‘A New Era’? Not so much
Sacramento traded Cousins to New Orleans in February of 2017, netting a return of Buddy Hield and a future 1st-round pick.
The Cousins trade signified the end of an era for the Kings, hitting the hypothetical ‘restart button’. At least, it looked that way from the surface.
A new decade was approaching, something that all Kings fans were clamoring for after the franchise posted a league-worst 287-517 record from 2010 through 2019.
After receiving a future first-round pick from the Cousins deal, the Kings had two top-ten selections in the 2017 draft.
Why would that hold any weight to a Kings fan?
Since 2009, the team had missed on almost every single draft selection made—minus the Cousins pick. The misses are endless:
- 2009: Tyreke Evans (4th) over Stephen Curry (7th)
- 2011: Jimmer Fredette (10th) over Klay Thompson (11th) and Kawhi Leonard (15th)
- 2012: Thomas Robinson (5th) over Damian Lillard (6th)
- 2013: Ben McLemore (7th) over C.J. McCollum (10th)
- 2014: Nik Stauskas (8th) over Zach LaVine (13th) and T.J. Warren (14th)
- 2016: Georgios Papagiannis (13th) Played in only 39 career games
Where is the infamous 2018 draft, you ask?
Yes, the Sacramento Kings defied the odds—literally—and jumped in the draft to obtain the number-two pick in the 2018 NBA Draft.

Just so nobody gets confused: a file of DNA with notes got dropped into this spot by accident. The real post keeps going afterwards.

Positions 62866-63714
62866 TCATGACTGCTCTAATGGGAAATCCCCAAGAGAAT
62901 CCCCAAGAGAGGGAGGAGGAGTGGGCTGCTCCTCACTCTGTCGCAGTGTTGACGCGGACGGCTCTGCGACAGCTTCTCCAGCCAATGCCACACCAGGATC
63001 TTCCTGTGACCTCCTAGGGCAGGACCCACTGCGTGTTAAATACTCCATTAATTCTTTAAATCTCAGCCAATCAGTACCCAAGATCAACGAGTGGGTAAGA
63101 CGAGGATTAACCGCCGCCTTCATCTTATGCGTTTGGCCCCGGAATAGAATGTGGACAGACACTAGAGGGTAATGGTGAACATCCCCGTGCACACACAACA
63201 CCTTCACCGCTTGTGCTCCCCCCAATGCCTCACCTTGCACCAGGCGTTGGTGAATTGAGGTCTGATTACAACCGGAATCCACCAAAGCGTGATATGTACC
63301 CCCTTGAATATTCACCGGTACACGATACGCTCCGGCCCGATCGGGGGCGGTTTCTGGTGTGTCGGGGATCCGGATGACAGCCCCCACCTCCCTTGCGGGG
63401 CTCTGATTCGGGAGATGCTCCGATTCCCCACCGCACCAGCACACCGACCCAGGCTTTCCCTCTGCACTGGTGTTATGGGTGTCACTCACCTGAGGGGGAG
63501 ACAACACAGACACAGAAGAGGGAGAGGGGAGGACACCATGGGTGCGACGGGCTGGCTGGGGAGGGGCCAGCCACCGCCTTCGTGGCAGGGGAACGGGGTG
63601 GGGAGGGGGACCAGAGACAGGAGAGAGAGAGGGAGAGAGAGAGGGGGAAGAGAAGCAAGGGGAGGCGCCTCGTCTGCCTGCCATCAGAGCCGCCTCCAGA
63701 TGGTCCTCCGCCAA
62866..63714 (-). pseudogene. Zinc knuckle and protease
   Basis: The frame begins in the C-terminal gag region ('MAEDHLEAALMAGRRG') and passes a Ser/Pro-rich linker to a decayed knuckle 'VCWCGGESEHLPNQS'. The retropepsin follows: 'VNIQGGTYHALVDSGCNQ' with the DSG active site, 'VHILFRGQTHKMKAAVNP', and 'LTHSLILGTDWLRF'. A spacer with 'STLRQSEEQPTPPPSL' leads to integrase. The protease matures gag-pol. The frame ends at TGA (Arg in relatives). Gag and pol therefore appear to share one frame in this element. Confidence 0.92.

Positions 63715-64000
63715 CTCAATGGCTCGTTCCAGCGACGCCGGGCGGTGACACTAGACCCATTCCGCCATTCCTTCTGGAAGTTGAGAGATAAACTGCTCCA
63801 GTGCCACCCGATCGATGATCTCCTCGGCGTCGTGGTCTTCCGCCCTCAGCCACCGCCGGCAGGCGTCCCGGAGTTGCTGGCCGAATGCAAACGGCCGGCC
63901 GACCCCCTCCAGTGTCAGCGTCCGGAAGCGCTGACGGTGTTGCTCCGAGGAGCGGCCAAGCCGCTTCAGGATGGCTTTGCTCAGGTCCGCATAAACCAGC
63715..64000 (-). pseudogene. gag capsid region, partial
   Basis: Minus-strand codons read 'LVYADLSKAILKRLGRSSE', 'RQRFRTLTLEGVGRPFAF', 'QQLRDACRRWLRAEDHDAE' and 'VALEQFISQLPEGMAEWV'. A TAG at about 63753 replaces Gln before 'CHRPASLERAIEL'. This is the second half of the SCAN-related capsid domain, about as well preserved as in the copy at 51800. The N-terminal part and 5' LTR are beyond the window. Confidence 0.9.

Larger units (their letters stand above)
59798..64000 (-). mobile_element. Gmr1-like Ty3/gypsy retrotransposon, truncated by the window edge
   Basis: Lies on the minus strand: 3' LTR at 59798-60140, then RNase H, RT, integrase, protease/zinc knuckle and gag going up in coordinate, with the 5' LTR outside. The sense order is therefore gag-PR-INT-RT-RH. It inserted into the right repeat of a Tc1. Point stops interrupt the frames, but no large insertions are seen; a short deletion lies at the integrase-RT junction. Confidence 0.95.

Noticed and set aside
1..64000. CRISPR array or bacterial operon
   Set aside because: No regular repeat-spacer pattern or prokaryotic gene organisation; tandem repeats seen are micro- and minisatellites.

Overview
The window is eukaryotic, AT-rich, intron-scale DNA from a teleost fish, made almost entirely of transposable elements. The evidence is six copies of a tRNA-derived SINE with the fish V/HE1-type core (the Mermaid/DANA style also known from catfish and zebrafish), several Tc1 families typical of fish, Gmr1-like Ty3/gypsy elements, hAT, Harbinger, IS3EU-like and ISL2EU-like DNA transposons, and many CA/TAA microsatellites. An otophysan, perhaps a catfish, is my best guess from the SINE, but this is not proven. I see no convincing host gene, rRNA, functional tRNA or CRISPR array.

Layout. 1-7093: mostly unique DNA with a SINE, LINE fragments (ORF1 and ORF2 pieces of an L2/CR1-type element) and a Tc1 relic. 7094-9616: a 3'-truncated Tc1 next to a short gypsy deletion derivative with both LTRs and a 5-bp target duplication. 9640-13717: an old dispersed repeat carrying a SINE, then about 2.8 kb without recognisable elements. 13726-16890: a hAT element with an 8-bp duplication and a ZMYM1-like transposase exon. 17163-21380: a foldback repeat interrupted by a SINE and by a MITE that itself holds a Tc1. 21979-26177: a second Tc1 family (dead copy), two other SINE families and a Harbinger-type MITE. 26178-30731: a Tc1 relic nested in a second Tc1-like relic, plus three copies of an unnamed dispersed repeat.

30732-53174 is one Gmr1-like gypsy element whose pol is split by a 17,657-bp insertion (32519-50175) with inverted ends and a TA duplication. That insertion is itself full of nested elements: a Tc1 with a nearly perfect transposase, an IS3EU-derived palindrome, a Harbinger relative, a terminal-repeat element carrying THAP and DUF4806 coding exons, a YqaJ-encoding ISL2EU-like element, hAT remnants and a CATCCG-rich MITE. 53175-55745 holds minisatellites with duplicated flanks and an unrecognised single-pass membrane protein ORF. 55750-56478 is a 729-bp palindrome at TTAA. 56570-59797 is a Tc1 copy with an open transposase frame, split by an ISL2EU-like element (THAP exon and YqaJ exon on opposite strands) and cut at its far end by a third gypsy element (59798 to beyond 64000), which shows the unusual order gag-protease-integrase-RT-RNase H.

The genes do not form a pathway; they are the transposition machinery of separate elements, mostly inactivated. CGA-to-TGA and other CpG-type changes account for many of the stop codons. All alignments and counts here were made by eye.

It had been largely rumored that former Kings general manager Vlade Divac had been interested in a Slovenian kid named Luka Dončić. The team opted to draft Duke forward Marvin Bagley III instead, a move that Kings fans have called the worst thing to ever happen to the franchise.
Not drafting Dončić hurts, to state the obvious.
The 21-year-old had an MVP-type season, scoring 29.1 points, dishing 8.9 assists and grabbing 9.5 rebounds per game. Dončić’s efforts propelled the Dallas Mavericks to a playoff berth after missing the postseason last year for the first time since the 2015-16 season.
Bagley, who missed 20 games during his rookie season, only played in 13 games during the 2019-20 season due to an assortment of injuries.
Former NBA All-Star and beloved Kings center Vlade Divac was handed the keys to the kingdom back in 2015. Divac brought old teammate Peja Stojakovic onboard as Vice President of Basketball and Team Development, while also hiring former Sixth Man of the Year Award winner Bobby Jackson to assist with Player Development.
After five disappointing seasons, Divac and Stojakovic are gone.
Sacramento has no general manager. No real direction. No real voice of the franchise.
How do the Kings get back to relevancy? What needs to be done?
De’Aaron Fox has the making of a star. But beyond the talent of Fox, what is to be made of the Kings current roster? Fox needs the Robin to his Batman. Is it Bagley? Is it someone else?
Every offseason, the same things seem to be said regarding the 14-year Sacramento rebuild:
“They just need some stability.”
“Just a few pieces away.”
“An All-Star player would take them to the next level.”
For 14 years, it has been nothing but gut-punch after gut-punch for Kings fans. And just like the last 14 years, nobody is going to walk through that door and fix everything. These rebuilds don’t just happen overnight.
Apparently, they don’t happen over the course of a decade-plus for teams like the Kings, either.
Like the last 14 years, all we can do is wait.